It’s a big part of my work. I don’t like to simplify my artistic practice only in terms of my racial identity, but who I am and how I’m perceived has a lot to do with how I experience the world. My identity inherently informs my artwork. My racial background is just as significant as any other aspect of my identity, like my gender, sexuality, or class. That significance is reflected in my work.
Were the Drake dreidels an extension of exploring your blackness and Jewish identity?
My Drakels! Yes, I’ve always identified with Drake. Plopping Drake’s expressive face on a dreidel felt like a humorous way to point towards the syncretism I was exploring in my thesis work.
Shikeith, 29, Sculpture
How would you describe your work?
In 2013 I began exploring the psychic landscape of black masculinity. At the time, I was doing that through experimental video and photography. That eventually became a more refined investigation into the different alternative modes of thinking and being amongst black men. So now I explore that through sculptural artwork, video installation, and some writing. I’m looking at more of an expansive scope of how black men learn to be and become over time.
What was putting together and showcasing your thesis project like?
It was a video installation entitled to bathe a mirror. I handled all of the direction, cinematography, and post-production myself. It is a work that conveys, in many ways, the metamorphoses of black manhood through an intergenerational lens. I used filmmaking to illustrate the surreality of the black masculine and queer experience, while journeying through this concept of blueness and what it means for black men to generate blue space. The piece situates itself in sites where black people look to for self reflection , refuge, and reconciliation: the bedroom, the church, the basement, among others. This was my first time being able to bring all those elements and histories into a space through video.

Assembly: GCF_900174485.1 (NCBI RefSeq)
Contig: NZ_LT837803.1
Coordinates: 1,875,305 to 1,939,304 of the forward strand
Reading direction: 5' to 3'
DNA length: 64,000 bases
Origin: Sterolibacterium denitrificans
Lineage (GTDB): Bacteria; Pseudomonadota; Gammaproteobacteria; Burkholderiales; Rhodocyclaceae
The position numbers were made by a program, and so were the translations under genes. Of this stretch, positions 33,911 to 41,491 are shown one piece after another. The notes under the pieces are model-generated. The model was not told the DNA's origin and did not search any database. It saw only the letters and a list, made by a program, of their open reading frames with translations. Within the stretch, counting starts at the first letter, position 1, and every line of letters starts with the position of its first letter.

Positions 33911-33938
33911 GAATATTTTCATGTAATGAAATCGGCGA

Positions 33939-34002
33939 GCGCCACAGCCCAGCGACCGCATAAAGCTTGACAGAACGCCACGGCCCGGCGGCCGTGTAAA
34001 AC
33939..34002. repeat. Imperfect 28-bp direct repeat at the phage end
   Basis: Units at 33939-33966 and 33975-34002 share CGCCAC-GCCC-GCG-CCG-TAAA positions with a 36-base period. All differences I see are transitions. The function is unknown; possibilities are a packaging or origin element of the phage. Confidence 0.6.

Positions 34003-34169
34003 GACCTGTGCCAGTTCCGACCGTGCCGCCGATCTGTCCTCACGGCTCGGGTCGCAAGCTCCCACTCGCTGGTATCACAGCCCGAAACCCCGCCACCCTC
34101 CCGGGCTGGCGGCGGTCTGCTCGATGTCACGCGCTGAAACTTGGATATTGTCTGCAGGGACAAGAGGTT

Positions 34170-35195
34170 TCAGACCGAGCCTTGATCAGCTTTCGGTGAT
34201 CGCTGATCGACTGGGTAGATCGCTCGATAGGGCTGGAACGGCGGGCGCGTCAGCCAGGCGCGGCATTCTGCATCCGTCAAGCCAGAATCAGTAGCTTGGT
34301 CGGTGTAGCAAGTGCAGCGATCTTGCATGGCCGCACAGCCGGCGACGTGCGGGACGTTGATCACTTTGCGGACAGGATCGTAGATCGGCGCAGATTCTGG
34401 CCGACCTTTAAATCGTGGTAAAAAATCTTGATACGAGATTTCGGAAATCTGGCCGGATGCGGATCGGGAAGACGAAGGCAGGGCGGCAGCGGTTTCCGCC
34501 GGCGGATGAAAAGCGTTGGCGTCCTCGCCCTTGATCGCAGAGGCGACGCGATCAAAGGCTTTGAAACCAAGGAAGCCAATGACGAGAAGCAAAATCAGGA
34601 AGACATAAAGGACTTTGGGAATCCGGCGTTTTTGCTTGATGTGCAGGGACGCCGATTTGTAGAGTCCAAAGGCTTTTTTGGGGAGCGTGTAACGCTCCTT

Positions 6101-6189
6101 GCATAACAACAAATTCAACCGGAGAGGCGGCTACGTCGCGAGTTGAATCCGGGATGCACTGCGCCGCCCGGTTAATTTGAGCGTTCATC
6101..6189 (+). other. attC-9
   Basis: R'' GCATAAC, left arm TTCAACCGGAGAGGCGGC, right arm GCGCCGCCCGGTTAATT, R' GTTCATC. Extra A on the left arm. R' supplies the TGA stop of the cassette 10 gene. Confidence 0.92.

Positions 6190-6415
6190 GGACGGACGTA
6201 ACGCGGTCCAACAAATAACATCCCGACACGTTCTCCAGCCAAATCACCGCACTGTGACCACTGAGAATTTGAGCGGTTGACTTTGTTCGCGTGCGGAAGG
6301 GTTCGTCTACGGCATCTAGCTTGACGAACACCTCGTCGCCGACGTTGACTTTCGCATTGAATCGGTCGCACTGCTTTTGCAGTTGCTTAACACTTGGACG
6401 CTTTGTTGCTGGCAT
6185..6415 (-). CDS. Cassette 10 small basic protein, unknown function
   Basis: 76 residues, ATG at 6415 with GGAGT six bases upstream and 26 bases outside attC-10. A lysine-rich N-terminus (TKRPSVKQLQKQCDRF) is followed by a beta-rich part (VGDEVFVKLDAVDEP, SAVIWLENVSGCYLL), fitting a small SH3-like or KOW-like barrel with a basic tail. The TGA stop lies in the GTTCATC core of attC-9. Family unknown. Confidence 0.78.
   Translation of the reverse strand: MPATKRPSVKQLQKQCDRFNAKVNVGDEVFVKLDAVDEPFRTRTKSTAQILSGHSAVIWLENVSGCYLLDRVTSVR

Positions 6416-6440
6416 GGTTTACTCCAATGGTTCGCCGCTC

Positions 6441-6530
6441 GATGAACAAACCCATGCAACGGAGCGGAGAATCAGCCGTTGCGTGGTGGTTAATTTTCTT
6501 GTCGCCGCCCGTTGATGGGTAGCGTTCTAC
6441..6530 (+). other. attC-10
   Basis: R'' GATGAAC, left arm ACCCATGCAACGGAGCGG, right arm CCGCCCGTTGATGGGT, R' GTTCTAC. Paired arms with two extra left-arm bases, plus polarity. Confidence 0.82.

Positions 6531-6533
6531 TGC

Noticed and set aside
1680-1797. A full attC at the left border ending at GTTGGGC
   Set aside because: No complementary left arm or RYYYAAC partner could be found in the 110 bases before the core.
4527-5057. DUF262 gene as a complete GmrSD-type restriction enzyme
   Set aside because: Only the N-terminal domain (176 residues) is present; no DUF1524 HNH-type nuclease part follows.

What kind of artistic community did you form while at Yale?
My first year here Vaughn Spann, Jonathan Payne, Kenturah Davis, and myself collectively put together programming entitled “Black Joy,” which looked to black cultural production to create a sense of levity. We invited artists from the New Haven community to just sit and look to black creativity to calm, rejoice, or have a moment of rest. It ended up happening around the time Trump got elected. We didn’t know it was going to go down that way, it just aligned like that. Of course there were incidents where one of the black posters for the event was burned, among other material and information. Having this community already established to do these kind of efforts for the outside community was really significant. It was a significant moment for the School of Art in general.
What piece of advice would you offer someone considering applying to the Yale MFA program?
Yale is not the magic potion to what you think your career will become. All those things you possess before you enter the program are relevant and will remain crucial to your development. Your intuition, your hustle, your imagination. Hold on to those things with a strong grip, because once you let go of them you lose all the ingredients that make you you.
What are some of the biggest things you gained from the program?
I went through all of these different failures to get to trusting my gut and how I need to pace. To get to that point it took a lot of money and wasted materials. But on the upside it really helped me grow.